The legendary GM plant in Lordstown, OH, near Youngstown, closes. Some 1500 workers lose their jobs, but that was down from the more than 5000 the factory employed at its peak. The plant been the scene of several widely publicized labor related issues since it first opened in 1966. More recently, it kept itself open by agreeing to some wage concessions – largely involving a so-called "two-tier" system, where new workers start at a much low wage than current autoworkers make. But in the end it wasn't enough, as President Trump rails at GM for the closing.

In an interesting story, a US Labor Department Report challenges the generally accepted view of a severe US truck driver shortage, saying the market for drivers is not systemically broken, that movement away from driver jobs not that different than turnover in other in other sectors, and that the issue would be resolved by – surprise – increasing pay. The ATA says the analysis was done without enough context.

April

Huge delays hit truckers trying to cross the border into Mexico, said in part to be the result of the Trump administration just reassigned at least 750 Customs and Border Protection officers, moving them away from the ports of entry to help with processing migrant families. Hundreds of trucks are being forced to stay overnight on the bridges, with truckers are now only able make only one single round-trip journey per shift, down from two or three crossings per day under normal conditions. But the situation eventually settles down.

In its quarterly earnings call, Amazon's CFO says the company will soon offer free one-day shipping to its Prime customers instead of the current two-day shipping. The company also says that it will spend $800 million in the second quarter of 2019 to make changes in its network and processes needed for the new service.

May

Amazon breaks ground for its massive new air cargo hub at the Cincinnati airport. The new 3 million-square-foot cargo hub and 250,000-square-foot loading dock are scheduled to open in 2021. Amazon expects to invest some $1.5 billion in the facility, which will have room for 100 planes.

The International MaritIme Organization scraps for now plans to mandate slow steaming for container and bulk ocean carriers, in a move that was considered to reduce CO2 emissions from the sector. There were proposals inside the IMO that would have capped speeds at just 12 knots, which would have a huge impact on global logistics.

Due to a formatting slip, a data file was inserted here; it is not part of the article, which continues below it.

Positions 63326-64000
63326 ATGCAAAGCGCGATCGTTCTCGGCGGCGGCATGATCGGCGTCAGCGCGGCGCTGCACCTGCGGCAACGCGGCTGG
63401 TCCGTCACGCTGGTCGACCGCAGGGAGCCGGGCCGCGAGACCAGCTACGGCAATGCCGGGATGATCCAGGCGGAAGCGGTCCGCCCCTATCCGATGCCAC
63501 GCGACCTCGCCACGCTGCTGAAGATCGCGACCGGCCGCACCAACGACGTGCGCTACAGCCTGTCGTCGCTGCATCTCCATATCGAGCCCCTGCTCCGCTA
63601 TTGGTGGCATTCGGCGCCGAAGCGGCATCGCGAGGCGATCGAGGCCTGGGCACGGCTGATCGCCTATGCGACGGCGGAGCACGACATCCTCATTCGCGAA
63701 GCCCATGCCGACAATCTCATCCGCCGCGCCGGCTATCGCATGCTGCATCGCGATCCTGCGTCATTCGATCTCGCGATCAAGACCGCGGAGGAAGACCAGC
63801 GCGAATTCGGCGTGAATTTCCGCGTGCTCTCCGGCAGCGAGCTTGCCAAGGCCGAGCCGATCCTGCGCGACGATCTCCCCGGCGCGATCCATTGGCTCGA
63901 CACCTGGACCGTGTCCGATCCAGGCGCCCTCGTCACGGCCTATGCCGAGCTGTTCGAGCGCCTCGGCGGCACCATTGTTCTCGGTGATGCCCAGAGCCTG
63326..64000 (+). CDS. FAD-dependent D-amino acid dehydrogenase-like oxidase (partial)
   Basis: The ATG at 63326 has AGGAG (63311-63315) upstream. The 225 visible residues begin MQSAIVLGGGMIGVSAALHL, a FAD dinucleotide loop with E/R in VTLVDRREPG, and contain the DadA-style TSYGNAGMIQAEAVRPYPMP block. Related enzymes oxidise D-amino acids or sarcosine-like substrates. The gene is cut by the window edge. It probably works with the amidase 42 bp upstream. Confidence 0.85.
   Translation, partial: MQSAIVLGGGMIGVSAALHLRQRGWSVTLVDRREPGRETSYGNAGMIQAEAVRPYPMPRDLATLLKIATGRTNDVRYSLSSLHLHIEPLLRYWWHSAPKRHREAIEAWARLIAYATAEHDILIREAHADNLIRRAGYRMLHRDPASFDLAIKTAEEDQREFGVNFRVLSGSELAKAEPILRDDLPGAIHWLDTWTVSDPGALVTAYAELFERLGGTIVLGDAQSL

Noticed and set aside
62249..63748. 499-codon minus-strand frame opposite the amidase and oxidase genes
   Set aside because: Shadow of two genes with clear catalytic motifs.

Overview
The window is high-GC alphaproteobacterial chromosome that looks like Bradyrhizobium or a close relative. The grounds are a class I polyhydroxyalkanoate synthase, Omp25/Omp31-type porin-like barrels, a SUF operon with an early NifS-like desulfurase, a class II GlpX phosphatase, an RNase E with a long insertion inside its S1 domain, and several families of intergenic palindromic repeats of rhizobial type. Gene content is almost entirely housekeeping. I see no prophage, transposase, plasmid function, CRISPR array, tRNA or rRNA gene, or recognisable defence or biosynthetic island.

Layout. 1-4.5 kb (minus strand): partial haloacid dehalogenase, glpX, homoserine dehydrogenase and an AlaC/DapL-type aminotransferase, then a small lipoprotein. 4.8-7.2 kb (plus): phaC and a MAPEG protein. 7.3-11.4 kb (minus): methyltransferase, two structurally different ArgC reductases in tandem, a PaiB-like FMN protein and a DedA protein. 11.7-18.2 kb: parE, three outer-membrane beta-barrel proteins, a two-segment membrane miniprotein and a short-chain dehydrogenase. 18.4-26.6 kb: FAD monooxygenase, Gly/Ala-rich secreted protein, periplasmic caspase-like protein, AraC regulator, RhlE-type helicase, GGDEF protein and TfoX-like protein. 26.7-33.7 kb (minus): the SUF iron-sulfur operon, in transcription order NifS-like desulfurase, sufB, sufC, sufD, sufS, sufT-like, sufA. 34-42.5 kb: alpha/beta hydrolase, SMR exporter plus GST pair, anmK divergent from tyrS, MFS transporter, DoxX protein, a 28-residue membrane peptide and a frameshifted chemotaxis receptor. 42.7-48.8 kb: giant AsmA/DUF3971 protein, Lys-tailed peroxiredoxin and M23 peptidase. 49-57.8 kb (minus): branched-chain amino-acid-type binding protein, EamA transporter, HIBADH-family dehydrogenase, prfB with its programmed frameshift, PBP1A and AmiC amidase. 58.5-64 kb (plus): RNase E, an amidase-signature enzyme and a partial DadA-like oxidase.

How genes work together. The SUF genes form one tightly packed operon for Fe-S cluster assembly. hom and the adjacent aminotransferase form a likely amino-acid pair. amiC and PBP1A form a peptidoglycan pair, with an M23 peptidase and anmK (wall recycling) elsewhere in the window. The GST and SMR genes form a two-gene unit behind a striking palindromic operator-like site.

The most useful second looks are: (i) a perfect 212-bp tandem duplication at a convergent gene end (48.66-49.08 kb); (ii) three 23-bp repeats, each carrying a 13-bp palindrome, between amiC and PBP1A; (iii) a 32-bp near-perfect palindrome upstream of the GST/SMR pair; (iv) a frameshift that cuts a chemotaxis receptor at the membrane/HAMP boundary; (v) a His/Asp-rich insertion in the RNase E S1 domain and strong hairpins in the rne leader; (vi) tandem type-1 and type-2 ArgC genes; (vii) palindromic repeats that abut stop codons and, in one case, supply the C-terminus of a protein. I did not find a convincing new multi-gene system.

Garter releases top its annual top 25 supply chain list, with Colgate-Palmolive taking the top spot for the first time, but only after 2018 champ Unilever was placed in the "supply chain masters" category – a sort of hall of fame – joining Procter & Gamble, Amazon, McDonald's and Apple, companies not listed in the top 25. The rest of the top 5 were (2) Inditex (Zara), (3) Nestle, (4) Pepsico, (5) Cisco.

Nestle says it is ending it US direct story delivery model, joining Kellogg and others moving instead to shipping to retailer DCs. The moves involves the elimination of an operation that now includes 230 facilities, 1,400 trucks and 2,000 different delivery routes, with many wondering about the future of DSD outside a few product categories.

June

The United Auto Workers strikes out again in its efforts to unionize a foreign auto plant in the US, losing the vote for a second time in four years at Volkswagen's Chattanooga, TN factory. The vote was close, with about 52% of workers saying no to the union after the UAW had spent big bucks on media ads in the weeks leading up to the election. Not one single foreign plant has voted to organize now over several decades.

China and Russia sign an agreement to ship liquid gas from Russia's vast Yamal complex field to both China and parts of Europe across the Arctic Sea using ice-breaker tanker ships. The move is said to further the stated aim of China to develop a "Polar Silk Road" as an element of its overall plan to connect China to much of the rest of the world through massive investment of logistics infrastructure – some say with the aim of dominating world trade.

CSCMP and partner AT Kearny release the 2019 State of Logistics Report. Headline news is that US logistics costs soared in absolute terms 11.4% in 2018, to $1.64 trillion. That brought logistics costs as a percent of GDP to 8.0%, up a sharp 6.5% from 2017's 7.5%, putting the measure at its highest mark since 2014 , as transport costs soared in the year.

After a meeting with Chinese premier Xi at the end the end of the G20 summit in Japan, the Trump administration decides to postpone for now the next round of tariffs on Chinese imports.

So that's my list. Had to edit at least twice as many off the list. What did I miss? Let me know at the Feedback button or section below.

 

Any reaction to our list of top stories? What did we missed? Let us know your thoughts at the Feedback section below.

Your Comments/Feedback